Recapping TSW: What I heard
Last week at Technology Services World, I spent one entire day in a conference room doing about a dozen 1:1 meetings with attendees. I always keep Tuesday at our conferences clear for these conversations, and TSIA’s amazing Susie Hiner fills up my calendar as attendees ask about meetings. It can be exhausting, and I admit by the end of the day I’m dragging a bit, but it is so valuable to have face time with members and partners and hear what they are working on, what their top challenges are, what technology projects are planned, etc. I hope everyone got something out of the meetings, but the truth is I probably learn more than they do. Thinking back over those meetings, as well as breakout session and Expo conversations, here were some of the common themes I heard:
Defining KM is a moving target. As usual, knowledge management dominated many of my 1:1 meetings. At one point I lamented to Françoise Tourniaire of FT Works, a long time TSIA partner and KM expert, “It used to be so easy–you bought a knowledgebase and you were done!” Today there are multiple technology and process areas converging: knowledge management and knowledgebases, content management, social interaction including crowdsourcing and collaboration, and expertise management. Today I spend more time talking about enterprise search technology, such as Coveo, than I do about knowledgebase tools. There is so much content across the enterprise and in online communities, and few companies are doing a good job of fully leveraging it to help customers. Today when companies launch a KM project, the first 6 months is usually spent just defining that that means, and what project scope makes sense. You can’t boil the ocean, but being fixated on a single knowledgebase will also not serve you in the long term.
Reducing overhead on communities. Another common theme I heard is that online customer communities, which are increasingly seen as the primary source of product information for more customers, is taking a lot of internal staff to manage and moderate. There were early success stories from companies like Novell who successfully transitioned the majority of moderation activities to “power” customers. These customers are treated like royalty, given free trips to user conferences and featured in expert panel discussions. And it is a win:win for the customer too–if they are anointed a super user by a vendor, they have their pick of administration jobs. But I heard from multiple companies with successful communities that customers love the forums, but their employees were still providing most of the answers. Prioritizing moderation duties in addition to inbound assisted support phone calls and emails is a complex juggling act, and sometimes community responses suffer.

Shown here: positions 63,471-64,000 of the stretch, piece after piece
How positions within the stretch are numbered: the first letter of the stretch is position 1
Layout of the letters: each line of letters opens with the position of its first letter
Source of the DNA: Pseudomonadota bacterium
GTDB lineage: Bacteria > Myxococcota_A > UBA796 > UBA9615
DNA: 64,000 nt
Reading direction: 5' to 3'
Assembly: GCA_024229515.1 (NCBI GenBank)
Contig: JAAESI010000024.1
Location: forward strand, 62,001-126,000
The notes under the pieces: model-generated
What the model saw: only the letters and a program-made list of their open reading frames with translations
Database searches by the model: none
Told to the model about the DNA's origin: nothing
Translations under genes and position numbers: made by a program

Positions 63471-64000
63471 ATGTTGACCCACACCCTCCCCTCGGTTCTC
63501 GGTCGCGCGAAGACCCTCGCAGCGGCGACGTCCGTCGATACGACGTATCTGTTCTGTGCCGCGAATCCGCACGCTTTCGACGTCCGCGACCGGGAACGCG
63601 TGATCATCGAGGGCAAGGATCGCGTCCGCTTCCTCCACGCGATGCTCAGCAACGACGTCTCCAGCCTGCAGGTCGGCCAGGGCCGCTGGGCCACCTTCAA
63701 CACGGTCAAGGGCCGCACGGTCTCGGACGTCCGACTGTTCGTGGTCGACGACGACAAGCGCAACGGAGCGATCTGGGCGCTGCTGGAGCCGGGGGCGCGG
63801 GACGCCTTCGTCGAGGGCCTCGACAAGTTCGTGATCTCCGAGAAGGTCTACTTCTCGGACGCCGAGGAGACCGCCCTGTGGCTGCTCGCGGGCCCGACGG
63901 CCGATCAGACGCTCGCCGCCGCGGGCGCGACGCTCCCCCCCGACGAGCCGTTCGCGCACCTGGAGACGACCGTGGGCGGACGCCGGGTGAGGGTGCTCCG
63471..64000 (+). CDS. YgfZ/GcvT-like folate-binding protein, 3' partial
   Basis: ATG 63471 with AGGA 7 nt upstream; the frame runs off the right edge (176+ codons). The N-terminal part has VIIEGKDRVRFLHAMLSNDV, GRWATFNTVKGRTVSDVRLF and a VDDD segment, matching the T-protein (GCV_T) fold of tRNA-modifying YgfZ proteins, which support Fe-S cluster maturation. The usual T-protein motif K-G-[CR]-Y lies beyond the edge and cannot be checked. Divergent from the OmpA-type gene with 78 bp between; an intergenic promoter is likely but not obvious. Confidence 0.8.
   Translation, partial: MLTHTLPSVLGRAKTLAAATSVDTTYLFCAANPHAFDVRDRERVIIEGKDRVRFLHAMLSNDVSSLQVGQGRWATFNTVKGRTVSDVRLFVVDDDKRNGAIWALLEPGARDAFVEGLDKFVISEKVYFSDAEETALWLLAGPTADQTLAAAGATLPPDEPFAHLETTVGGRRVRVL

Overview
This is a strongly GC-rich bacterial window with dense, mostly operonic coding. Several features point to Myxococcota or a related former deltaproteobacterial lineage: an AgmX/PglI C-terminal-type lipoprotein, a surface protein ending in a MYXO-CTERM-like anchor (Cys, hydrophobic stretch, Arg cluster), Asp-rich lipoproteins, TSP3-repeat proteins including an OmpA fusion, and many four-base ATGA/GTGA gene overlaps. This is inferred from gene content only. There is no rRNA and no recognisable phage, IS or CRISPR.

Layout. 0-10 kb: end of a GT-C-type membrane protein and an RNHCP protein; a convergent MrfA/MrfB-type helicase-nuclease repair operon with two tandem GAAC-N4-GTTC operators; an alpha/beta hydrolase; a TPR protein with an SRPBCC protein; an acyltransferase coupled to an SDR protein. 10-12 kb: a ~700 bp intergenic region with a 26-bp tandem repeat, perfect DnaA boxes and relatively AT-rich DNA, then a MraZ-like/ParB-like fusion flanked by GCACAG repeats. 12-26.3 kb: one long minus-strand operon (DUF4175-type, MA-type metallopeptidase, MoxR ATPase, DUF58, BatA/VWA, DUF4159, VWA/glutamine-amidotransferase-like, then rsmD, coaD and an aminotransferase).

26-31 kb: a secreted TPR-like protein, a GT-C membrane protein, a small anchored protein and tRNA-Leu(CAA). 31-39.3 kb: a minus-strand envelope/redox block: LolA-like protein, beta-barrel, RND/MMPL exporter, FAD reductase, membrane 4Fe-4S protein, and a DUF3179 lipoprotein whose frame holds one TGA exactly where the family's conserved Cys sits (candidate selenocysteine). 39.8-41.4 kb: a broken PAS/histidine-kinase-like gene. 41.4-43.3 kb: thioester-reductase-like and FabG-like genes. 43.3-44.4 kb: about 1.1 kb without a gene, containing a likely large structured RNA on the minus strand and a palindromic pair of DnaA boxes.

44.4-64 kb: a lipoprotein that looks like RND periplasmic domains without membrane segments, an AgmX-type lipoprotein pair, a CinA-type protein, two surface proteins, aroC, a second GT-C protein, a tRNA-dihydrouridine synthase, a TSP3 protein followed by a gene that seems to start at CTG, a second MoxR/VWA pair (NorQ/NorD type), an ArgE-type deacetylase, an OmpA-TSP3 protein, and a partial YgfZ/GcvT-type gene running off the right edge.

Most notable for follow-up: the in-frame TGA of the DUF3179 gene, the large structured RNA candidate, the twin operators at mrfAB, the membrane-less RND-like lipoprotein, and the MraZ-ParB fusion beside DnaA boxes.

Telephony is an ongoing challenge. I’m the first to admit I am not an expert on voice/telephony systems. At Forrester this was covered by a different group than enterprise applications, and though call centers may be the primary users, IT still owns the product selection at most companies, meaning TSIA has never had much luck landing voice partners, since the business users aren’t the ones driving the deal. But that doesn’t stop the flow of questions. I continue to hear that ‘best of breed’ onpremise voice platforms are far too expensive for smaller companies, but there are too many unexpected outages and poor quality using cloud voice platforms. I also had some questions about what bleeding edge features to look for when planning “the call center of tomorrow,” especially in the area of video calls and social media integration.
Everyone’s PSA needs are different. Professional Services Automation (PSA) has become a frequent topic in my conference 1:1 meetings, and I find that just about everyone I talk to has different priorities. I define PSA as a platform containing 3 modules: resource management, project management, and project accounting, and the reason for the PSA project can be in any of these areas. Resource management is at the root of many of these conversations, from boosting utilization rates to forecasting talent requirements a year in advance. CRM integration is often a big topic as well–how can I get more visibility into the pipeline and start influencing what PS projects are being quoted? But I also talked to companies who were primarily focused on better management and visibility into projects, usually because they are seeing project milestones slip and margins degrading, and want to find out why–and find out early enough to take corrective action. And there’s always someone struggling with the billing side, with customers pushing back for more detail and asking for discounts after the fact.
I also had conversations about social media monitoring, tools for customer success, and building multichannel customer engagement strategies. Hopefully everyone got something out of these meetings–I know I sure did. If you are planning to attend our next TSW conference in Las Vegas in October, please consider booking a 1:1 meeting with me, and I look forward to seeing you there! And as always, thanks for reading!